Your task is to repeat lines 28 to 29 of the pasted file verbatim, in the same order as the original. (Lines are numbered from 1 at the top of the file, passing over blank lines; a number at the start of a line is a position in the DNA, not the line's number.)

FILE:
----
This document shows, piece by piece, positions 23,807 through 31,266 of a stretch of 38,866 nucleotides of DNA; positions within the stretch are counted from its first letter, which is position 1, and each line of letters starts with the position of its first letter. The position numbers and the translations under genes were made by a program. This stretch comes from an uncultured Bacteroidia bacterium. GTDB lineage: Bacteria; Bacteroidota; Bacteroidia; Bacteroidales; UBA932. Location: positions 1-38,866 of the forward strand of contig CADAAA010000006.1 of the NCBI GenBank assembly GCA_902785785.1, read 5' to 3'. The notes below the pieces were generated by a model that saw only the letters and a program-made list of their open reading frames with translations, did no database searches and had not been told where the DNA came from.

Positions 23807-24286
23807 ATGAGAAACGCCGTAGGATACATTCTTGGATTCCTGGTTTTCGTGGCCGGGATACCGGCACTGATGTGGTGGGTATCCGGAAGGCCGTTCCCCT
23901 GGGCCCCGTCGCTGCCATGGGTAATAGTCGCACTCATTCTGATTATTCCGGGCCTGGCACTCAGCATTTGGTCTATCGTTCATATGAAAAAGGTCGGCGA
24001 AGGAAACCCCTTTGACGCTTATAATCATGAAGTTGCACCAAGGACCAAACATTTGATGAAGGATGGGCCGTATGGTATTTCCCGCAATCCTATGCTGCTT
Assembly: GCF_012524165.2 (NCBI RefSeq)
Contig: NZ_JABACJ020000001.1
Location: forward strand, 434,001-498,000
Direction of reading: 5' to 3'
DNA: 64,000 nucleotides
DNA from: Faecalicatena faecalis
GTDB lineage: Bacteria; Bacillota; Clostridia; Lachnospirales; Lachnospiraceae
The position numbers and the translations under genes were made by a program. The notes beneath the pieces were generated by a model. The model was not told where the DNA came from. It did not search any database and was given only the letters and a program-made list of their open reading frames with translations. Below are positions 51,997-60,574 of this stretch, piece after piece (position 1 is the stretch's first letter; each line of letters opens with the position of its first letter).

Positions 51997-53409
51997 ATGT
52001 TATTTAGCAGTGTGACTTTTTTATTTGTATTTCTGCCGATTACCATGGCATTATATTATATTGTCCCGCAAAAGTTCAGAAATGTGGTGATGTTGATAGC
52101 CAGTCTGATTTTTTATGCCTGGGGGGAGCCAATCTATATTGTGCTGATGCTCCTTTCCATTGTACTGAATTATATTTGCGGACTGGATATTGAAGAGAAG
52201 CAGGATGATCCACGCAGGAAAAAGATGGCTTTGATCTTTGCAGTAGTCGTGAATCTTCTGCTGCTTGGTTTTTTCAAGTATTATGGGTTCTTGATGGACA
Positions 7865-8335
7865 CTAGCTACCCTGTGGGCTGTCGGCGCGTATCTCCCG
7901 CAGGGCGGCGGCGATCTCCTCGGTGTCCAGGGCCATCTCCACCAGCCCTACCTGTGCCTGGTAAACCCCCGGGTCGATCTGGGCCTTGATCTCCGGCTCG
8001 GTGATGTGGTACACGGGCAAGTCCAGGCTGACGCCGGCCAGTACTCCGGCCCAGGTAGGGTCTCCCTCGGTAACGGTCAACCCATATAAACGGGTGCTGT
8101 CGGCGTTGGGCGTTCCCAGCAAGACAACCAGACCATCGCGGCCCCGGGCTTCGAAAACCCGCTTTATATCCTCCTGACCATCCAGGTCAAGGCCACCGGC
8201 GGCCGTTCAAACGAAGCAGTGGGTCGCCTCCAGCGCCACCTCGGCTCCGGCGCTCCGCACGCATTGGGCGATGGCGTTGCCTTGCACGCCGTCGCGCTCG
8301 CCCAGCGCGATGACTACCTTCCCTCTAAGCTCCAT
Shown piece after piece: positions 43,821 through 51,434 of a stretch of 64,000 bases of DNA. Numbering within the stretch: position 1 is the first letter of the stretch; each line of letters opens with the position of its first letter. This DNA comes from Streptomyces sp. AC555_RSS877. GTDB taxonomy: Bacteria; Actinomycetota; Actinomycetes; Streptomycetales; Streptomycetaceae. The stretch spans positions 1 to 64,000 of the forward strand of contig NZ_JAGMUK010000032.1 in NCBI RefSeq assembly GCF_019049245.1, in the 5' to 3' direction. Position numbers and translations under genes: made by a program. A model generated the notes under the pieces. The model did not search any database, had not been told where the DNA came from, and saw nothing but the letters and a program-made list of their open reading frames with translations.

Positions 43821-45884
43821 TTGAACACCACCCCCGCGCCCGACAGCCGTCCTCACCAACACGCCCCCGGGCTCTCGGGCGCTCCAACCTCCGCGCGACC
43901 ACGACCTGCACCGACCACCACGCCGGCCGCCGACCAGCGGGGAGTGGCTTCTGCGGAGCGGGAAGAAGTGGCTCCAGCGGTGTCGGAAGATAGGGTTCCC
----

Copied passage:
43821 TTGAACACCACCCCCGCGCCCGACAGCCGTCCTCACCAACACGCCCCCGGGCTCTCGGGCGCTCCAACCTCCGCGCGACC
43901 ACGACCTGCACCGACCACCACGCCGGCCGCCGACCAGCGGGGAGTGGCTTCTGCGGAGCGGGAAGAAGTGGCTCCAGCGGTGTCGGAAGATAGGGTTCCC